A prophetic word given specifically in terms of a death will do nothing but drive people away.  Even if the person was (insert horrible, disgusting sin that the community believes will send them to Hell), that moment is not the moment to remind people of Hell and condemnation.  The funeral of a 14-year-old son of a minister and grandson doctor is certainly not the time to give a universal prophetic of how the United States is going to Hell because of homosexuality and holding funerals.

Trying to not get pointed but can you see the flaw in their logic?  This boy probably loved everyone around him, his father has dedicated his life to teaching Christ’s message, his grandfather dedicated his life to healing, and they were shot in cold blood.  The Jewish people mourned and held services to honor the dead.  Christ’s body was to be prepared by Mary Magdalene.

Disagree with the theology around having a body at a funeral?  That’s fine.  Think we worship the dead a bit too much?  I agree with you.  Think the funeral of a 14-year-old boy who has friends who need to cope with the senseless loss of life and need to see a body for their psyche to accept that his death is real is the place to protest funerals?  No, it isn’t.

Do no harm.  No matter what your theology is, what your message is, there is no where in the Bible we are called to do harm.  If we take Christ as an example, especially on this Maundy Thursday submitting himself to the priests to become the sacrificial lamb for humanity, we should also be submitting ourselves, sacrificing ourselves for others and looking to life them up, not tear them down.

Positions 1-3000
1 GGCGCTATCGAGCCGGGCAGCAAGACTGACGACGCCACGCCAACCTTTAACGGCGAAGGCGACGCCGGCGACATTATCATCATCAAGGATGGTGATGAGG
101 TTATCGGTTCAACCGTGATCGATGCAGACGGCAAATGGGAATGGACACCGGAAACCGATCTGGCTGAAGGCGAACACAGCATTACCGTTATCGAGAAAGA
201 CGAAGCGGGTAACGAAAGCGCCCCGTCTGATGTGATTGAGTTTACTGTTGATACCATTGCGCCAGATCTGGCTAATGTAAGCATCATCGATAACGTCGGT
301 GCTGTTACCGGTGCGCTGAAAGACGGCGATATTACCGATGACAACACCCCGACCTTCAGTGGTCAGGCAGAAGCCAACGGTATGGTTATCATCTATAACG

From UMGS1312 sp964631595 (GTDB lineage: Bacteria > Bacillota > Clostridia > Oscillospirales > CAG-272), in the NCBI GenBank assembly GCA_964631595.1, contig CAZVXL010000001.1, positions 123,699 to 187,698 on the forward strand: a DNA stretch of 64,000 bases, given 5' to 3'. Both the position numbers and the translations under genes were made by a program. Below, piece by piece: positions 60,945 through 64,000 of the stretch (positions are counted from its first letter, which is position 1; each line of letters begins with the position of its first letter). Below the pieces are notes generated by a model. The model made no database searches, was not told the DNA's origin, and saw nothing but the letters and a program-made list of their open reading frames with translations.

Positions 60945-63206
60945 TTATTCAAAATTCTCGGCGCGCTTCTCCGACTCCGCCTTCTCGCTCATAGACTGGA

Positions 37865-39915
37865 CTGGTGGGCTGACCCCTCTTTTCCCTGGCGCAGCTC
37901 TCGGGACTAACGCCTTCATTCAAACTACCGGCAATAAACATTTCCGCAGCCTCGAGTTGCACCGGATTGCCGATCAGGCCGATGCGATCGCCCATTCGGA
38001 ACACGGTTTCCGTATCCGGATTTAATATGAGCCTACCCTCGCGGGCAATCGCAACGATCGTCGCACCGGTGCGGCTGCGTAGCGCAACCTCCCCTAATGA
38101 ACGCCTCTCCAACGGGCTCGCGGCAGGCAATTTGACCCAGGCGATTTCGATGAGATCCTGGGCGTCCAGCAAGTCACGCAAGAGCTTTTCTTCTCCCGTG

Do no harm.  I’m also struck, though, at the hatred that is shown towards people of this nature.  I’m not surprised by it – heck, I’ve even joyfully participated at times – but I am struck at how easily we hate them because of the sins they commit.

Have you thought about what kind of room in Hell Fred Phelps is sitting in right now? Because I have, and I am shamed by that.  I have had a serious shift in how my theological stances express themselves in a practical manner and if I am going to stand by the ideal that there isn’t a sin that is uniquely capable to condemning you to Hell, I have to stand by that.  Condemning anyone, judging anyone, and glorifying yourself are each sinful, but so is gluttony and sloth.  If my sins don’t condemn me to Hell because of my faith in Christ and recognition of my sin, then I cannot begin to claim that he is in Hell when I am saved.

I posted this sign before but I am going to post it again.  I’m going to be working with the “What Not To Do” when talking about sin but I think we need to worry about what to do, as well.  So in practice, the inverse of “Do No Harm” is “Do Good.”  So if I wanted to do good with this, this would be my option:

Do good.  I wonder why people don’t offer them food and drink, feed them and make sure they are healthy.  I get the counter-protests, I get the desire to drive them away, but we should be like the Good Samaritan.  Even if they are the most detestable group of people to us, we should be loving them like we love each other.

“Do No Harm”

To loving each other,

– Robby